Towards A Good Samaritan World

Monday, July 17, 2006

I loved Bob Wright's book Nonzero but this NY Times op-ed is naive:

Nowhere does this emphasis on international governance contrast more clearly with recent Republican ideology than in arms control. The default neoconservative approach to weapons of mass destruction seems to be that when you suspect a nation has them, you invade it. The Iraq experience suggests that repeated reliance on this policy could grow wearying. The president, to judge by his late-May overture toward Iran and his subdued tone toward North Korea, may be sensing as much.

Still, he is nowhere near embracing the necessary alternative: arms control accords that would impose highly intrusive inspections on all parties. Neoconservatives, along with the Buchananite nationalist right, see in this approach an unacceptable sacrifice of national sovereignty.

But such “sacrifices” can strengthen America. One reason international weapons inspectors haven’t gotten a good fix on Iran’s nuclear program is that the Nuclear Nonproliferation Treaty gives them access only to “declared” sites. Wouldn’t Americans be willing to change that and let inspectors examine America more broadly — we have nothing to hide, after all — if that made it harder for other nations to cheat on the treaty?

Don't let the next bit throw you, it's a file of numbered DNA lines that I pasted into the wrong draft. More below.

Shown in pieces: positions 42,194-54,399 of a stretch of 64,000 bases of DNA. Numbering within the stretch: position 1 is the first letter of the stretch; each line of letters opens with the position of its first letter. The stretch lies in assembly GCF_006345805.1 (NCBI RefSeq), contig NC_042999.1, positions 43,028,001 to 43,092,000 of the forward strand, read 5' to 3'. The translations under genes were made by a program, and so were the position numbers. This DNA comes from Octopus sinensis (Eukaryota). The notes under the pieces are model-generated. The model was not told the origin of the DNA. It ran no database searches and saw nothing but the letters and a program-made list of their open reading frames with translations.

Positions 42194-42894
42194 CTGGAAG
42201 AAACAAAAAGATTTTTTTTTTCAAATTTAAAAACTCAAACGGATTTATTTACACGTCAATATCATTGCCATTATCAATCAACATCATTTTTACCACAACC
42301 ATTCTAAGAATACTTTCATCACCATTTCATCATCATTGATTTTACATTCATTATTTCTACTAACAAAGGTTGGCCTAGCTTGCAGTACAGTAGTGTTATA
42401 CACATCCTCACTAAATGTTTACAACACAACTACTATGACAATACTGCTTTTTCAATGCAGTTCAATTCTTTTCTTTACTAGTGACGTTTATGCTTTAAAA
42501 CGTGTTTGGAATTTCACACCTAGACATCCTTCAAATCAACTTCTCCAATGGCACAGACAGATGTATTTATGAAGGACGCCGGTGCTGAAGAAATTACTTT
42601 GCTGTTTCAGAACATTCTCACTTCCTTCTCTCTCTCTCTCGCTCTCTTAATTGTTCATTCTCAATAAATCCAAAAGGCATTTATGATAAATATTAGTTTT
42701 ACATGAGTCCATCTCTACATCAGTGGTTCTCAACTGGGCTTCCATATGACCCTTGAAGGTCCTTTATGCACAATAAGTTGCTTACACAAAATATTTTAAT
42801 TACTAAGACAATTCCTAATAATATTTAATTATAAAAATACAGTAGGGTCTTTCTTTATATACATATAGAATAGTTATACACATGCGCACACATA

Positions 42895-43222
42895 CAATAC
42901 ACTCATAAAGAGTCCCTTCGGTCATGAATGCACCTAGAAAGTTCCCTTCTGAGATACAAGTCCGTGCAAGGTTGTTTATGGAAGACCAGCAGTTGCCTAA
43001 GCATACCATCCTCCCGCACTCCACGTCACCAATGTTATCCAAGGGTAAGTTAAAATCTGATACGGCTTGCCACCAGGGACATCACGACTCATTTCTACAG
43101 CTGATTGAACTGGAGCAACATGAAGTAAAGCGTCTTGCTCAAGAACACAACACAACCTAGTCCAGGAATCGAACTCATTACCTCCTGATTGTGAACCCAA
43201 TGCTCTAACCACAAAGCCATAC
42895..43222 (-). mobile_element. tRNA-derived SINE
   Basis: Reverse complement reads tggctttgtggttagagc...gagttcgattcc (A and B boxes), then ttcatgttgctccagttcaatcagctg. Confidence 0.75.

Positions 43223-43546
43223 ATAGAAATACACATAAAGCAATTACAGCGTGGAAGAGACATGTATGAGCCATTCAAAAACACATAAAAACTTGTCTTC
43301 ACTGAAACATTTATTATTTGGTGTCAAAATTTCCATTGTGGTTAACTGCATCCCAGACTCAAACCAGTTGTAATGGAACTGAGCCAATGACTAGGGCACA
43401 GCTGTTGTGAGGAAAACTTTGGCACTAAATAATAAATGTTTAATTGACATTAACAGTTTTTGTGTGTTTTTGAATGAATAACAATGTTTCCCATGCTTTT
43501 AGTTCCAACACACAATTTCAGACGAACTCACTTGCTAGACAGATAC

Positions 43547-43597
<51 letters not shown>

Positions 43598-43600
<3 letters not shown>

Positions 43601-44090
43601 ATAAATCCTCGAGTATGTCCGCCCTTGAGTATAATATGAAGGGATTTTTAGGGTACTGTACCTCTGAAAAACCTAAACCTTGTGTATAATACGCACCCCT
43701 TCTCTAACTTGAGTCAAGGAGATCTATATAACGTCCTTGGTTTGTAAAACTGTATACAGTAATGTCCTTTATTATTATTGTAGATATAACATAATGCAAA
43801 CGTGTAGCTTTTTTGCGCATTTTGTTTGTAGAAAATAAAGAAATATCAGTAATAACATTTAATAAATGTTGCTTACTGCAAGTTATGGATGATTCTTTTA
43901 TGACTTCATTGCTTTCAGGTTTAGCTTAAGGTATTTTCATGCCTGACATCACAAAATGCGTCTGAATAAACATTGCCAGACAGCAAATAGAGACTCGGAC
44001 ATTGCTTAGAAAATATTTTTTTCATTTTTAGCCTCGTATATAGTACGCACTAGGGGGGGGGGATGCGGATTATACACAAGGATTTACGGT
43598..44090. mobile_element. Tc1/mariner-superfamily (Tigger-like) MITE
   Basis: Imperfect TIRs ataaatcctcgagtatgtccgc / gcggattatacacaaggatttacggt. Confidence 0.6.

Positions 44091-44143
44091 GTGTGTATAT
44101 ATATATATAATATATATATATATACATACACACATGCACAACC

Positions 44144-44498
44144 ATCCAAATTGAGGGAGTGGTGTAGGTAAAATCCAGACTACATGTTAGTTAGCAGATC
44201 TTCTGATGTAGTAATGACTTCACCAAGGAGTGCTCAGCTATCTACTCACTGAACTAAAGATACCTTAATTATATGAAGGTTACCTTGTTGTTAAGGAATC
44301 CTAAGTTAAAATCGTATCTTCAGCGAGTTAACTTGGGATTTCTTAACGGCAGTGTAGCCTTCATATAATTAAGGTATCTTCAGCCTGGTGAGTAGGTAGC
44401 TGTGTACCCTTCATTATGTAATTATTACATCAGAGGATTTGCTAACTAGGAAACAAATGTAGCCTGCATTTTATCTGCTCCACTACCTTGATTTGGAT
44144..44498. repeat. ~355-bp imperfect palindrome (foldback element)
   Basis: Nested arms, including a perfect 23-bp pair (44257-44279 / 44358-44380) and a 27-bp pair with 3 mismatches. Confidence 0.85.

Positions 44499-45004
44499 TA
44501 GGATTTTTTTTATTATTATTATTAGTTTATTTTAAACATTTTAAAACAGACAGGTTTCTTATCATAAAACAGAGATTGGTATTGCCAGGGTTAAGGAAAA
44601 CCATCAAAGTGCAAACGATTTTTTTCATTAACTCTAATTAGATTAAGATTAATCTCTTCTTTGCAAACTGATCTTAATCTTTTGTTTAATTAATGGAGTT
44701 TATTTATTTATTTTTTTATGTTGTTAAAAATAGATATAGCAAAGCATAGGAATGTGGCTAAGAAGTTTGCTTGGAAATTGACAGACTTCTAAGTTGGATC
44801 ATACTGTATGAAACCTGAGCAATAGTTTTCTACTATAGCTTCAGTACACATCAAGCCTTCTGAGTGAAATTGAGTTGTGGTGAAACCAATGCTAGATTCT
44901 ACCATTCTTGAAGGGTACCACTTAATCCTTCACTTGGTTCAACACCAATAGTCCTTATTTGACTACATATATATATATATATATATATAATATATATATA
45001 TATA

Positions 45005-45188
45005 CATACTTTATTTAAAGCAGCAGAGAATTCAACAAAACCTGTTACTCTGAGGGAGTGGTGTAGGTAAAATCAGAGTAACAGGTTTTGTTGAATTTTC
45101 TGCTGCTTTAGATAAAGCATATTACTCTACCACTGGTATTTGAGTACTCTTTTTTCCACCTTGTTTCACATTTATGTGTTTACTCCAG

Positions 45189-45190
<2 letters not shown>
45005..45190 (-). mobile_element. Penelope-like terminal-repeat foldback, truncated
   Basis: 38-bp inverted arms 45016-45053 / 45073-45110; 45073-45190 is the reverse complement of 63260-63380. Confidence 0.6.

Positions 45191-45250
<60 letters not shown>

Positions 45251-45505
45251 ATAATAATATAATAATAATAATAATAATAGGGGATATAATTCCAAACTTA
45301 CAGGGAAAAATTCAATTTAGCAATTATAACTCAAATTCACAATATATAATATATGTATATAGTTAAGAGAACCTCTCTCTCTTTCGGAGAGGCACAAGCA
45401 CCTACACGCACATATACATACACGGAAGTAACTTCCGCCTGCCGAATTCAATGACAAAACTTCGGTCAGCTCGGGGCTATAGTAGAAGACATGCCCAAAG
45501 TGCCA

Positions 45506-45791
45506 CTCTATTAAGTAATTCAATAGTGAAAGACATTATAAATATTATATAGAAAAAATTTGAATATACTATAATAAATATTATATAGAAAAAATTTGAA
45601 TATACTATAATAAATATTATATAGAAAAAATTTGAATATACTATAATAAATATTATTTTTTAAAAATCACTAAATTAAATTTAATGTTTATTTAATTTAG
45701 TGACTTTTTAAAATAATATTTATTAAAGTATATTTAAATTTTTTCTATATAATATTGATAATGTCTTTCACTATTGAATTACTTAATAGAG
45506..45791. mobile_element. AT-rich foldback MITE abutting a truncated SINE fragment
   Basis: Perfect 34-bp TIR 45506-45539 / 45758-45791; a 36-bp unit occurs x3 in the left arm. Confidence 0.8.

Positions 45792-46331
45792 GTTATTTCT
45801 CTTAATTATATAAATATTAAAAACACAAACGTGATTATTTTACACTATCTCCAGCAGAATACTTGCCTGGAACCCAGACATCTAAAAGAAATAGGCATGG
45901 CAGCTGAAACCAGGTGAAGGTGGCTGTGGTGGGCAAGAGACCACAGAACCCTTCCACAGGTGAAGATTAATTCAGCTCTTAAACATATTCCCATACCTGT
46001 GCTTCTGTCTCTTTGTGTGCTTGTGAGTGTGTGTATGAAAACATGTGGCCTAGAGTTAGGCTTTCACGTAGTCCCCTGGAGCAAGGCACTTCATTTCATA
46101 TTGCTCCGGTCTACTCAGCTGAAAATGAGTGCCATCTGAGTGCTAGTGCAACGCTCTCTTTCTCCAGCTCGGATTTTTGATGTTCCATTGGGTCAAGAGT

As if. Is Iran going to submit to inspections just because America does? Absurd. This type of blind faith in international institutions is an inadvertent self-parody of NY Times liberalism.

Of course, Wright doesn't actually claim that Iran will agree to more intrusive inspections if America does. He poses a rhetorical question: would we be willing to allow more intrusive inspections? Answer: possibly, if the nuclear double standard that makes nukes acceptable in America, Britain, France, Russia and China (and India, Israel and Pakistan?) is maintained. But why should other countries, especially countries that are unhappy with the established distribution of international power, agree to that in the long run?

I am, by the way, hardly a representative of the Buchananite right.


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